As Gavin Newsom celebrates his first 100 days as governor, the results are underwhelming at best. 

It's been a hundred days marked by big talk and little action, flip-flops and missteps, and little attention paid to the myriad problems facing Californians.

Who could forget Gavin Newsom's first misstep, when he blamed reporters for confusing his comments about his plans to effectively kill high-speed rail, even though they reported exactly what he said? It wasn't his first run in with reporters. Or his second. It wasn't even his first flip-flop on high-speed rail. And then after all that he didn't even change much about the program. It's hard to keep up with Gavin!

How about when he decided to end the death penalty, something voters elected to keep in place as recently as 2016, siding with heinous murderers over voters and victims? Not only was he at odds with voters and victims, but Governor Gavin Newsom was also at odds with candidate Gavin Newsom, since he campaigned on upholding the will of the voters in 2016 and in 2017

Like the high-speed rail debacle, he pretended he wasn't flip-flopping, even though his comments are easily Googleable. Oh well, that's just Gavin being Gavin.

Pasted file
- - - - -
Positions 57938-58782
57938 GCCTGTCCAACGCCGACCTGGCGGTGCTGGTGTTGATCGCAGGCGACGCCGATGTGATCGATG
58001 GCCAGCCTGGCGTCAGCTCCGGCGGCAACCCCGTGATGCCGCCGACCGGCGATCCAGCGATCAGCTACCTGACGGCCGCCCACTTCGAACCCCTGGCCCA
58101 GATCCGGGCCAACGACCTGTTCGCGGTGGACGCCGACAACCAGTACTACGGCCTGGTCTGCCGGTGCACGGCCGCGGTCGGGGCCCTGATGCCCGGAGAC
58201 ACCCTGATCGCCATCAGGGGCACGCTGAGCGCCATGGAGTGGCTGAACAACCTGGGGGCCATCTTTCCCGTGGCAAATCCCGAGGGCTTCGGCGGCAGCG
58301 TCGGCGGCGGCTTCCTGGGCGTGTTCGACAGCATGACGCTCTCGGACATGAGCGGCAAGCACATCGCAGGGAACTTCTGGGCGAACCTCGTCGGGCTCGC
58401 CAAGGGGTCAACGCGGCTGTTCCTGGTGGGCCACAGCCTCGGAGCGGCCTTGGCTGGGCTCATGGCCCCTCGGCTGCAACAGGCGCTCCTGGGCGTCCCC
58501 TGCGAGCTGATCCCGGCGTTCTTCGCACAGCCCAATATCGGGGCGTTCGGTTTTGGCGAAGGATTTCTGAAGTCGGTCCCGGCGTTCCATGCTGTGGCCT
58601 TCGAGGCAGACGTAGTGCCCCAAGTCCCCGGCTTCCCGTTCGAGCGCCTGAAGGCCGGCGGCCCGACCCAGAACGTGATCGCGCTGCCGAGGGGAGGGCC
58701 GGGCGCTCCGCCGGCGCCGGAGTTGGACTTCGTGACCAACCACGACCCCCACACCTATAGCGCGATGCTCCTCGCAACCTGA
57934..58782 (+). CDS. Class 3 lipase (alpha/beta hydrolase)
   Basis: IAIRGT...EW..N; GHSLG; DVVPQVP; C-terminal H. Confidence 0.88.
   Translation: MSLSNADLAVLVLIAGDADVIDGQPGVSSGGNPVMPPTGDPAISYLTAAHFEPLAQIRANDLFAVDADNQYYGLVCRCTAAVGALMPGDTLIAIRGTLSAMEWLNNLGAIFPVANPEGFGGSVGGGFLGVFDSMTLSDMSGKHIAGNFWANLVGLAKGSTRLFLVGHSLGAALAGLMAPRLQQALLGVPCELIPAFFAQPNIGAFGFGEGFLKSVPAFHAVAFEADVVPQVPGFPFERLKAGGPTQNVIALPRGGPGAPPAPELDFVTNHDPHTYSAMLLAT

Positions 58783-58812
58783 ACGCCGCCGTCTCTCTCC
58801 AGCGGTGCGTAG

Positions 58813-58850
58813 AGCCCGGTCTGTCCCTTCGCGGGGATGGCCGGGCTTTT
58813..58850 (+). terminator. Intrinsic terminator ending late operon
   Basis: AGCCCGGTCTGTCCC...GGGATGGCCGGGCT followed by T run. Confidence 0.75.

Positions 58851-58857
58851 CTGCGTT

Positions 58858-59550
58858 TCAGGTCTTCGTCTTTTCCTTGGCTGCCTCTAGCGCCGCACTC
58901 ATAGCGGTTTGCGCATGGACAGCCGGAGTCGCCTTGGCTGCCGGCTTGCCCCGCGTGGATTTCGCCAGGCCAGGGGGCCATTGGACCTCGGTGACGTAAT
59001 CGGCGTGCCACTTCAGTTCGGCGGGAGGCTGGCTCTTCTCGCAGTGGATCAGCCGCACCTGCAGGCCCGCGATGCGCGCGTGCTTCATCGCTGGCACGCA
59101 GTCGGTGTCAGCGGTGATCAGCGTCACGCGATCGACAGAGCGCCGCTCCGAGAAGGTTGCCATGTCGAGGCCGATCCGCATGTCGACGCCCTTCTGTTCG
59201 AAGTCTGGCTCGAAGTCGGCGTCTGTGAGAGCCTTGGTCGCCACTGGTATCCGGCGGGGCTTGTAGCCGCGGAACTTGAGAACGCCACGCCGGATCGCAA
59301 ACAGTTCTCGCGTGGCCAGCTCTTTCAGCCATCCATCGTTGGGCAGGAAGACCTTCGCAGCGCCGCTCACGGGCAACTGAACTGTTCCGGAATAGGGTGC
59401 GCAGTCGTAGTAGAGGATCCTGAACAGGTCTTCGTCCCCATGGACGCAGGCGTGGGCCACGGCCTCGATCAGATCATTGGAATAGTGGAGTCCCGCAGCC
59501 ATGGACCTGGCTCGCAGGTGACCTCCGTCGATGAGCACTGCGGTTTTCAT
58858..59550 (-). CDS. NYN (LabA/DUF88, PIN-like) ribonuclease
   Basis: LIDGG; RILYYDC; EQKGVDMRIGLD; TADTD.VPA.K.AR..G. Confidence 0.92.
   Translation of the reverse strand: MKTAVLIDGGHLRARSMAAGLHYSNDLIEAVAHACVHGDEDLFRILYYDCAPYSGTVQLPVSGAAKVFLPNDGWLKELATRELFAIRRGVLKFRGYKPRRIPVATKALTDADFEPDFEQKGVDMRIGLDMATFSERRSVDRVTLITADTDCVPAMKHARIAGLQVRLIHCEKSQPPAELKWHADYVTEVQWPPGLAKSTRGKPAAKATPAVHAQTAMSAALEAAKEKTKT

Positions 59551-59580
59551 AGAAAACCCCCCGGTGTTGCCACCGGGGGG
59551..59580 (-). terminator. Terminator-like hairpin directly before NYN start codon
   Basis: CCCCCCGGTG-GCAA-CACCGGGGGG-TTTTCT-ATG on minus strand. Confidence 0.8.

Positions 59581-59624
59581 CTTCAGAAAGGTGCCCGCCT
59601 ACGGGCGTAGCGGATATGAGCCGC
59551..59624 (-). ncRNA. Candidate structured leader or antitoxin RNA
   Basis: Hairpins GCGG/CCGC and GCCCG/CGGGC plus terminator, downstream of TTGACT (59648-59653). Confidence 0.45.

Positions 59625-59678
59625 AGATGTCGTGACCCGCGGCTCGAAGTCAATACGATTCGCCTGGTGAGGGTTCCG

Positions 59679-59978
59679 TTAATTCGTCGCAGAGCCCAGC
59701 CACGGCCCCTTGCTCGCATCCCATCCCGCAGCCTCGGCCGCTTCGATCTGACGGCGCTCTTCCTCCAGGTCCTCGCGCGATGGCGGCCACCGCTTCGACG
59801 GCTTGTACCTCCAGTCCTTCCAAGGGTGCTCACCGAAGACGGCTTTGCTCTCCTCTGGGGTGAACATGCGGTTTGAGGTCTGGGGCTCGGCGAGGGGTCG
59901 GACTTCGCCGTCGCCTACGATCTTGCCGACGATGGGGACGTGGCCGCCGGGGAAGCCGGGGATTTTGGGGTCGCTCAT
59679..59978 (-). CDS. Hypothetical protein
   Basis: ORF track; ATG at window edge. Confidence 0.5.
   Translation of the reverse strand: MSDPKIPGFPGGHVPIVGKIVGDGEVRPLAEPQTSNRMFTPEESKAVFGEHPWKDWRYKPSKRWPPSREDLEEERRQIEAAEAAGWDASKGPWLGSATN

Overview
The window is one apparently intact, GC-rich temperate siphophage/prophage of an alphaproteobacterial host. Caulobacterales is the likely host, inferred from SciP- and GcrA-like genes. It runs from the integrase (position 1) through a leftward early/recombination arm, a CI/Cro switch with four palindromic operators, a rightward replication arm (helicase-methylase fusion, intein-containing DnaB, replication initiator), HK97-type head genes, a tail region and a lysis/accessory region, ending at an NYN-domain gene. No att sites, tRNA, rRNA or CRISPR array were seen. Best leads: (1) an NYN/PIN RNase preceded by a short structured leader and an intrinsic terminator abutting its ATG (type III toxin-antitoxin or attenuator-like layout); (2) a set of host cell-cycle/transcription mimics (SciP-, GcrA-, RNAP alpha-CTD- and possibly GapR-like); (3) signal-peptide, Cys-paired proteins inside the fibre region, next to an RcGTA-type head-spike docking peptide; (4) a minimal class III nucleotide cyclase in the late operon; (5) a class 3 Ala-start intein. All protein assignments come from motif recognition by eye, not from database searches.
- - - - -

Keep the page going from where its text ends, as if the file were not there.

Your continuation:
And then there was his trip to El Salvador, where he sought photo ops and national attention in Central America instead of focusing on the problems of California, even as the DMV had its biggest meltdown yet.

There isn't much for Gavin Newsom to brag about since being sworn in, but that hasn't stopped him from trying. 

What does he think his biggest accomplishment is in his first 100 days?

"One is California is the most un-Trump state and the fact that we're now in 48 lawsuits with the Trump administration," Newsom told Capital Public Radio.  

In other words, his biggest accomplishment, as he sees it, is picking political fights with the federal government. But if that's his biggest accomplishment, then his biggest failure is not addressing the growing and persistent list of issues facing Californians: 

  • Violent crime increase of approximately 18 percent since 2014
  • 7.5 million Californians living in poverty
  • 25 percent of the nation’s homeless living in California
    • California has seen the largest increase in homelessness in the country since 2016
  • An oppressive cost of living 
  • An opioid epidemic
  • A lack of access to potable drinking water in communities like Porterville, even as the state sits on a $21.4 billion surplus
  • Crumbling infrastructure
  • Inadequate water storage
  • A K-12 education system in desperate need of improvement
  • A sprawling government that has zero oversight and can't deliver services in a timely and efficient manner (like the DMV or the High-Speed Rail Authority)
  • A looming pension crisis

Since being sworn in a few months ago, Gavin Newsom has done little but raise his national profile and contradict himself. It's hard to consider his first 100 days as anything but a failure. At some point, he has to stop seeking headlines and start serving the people he was elected to represent.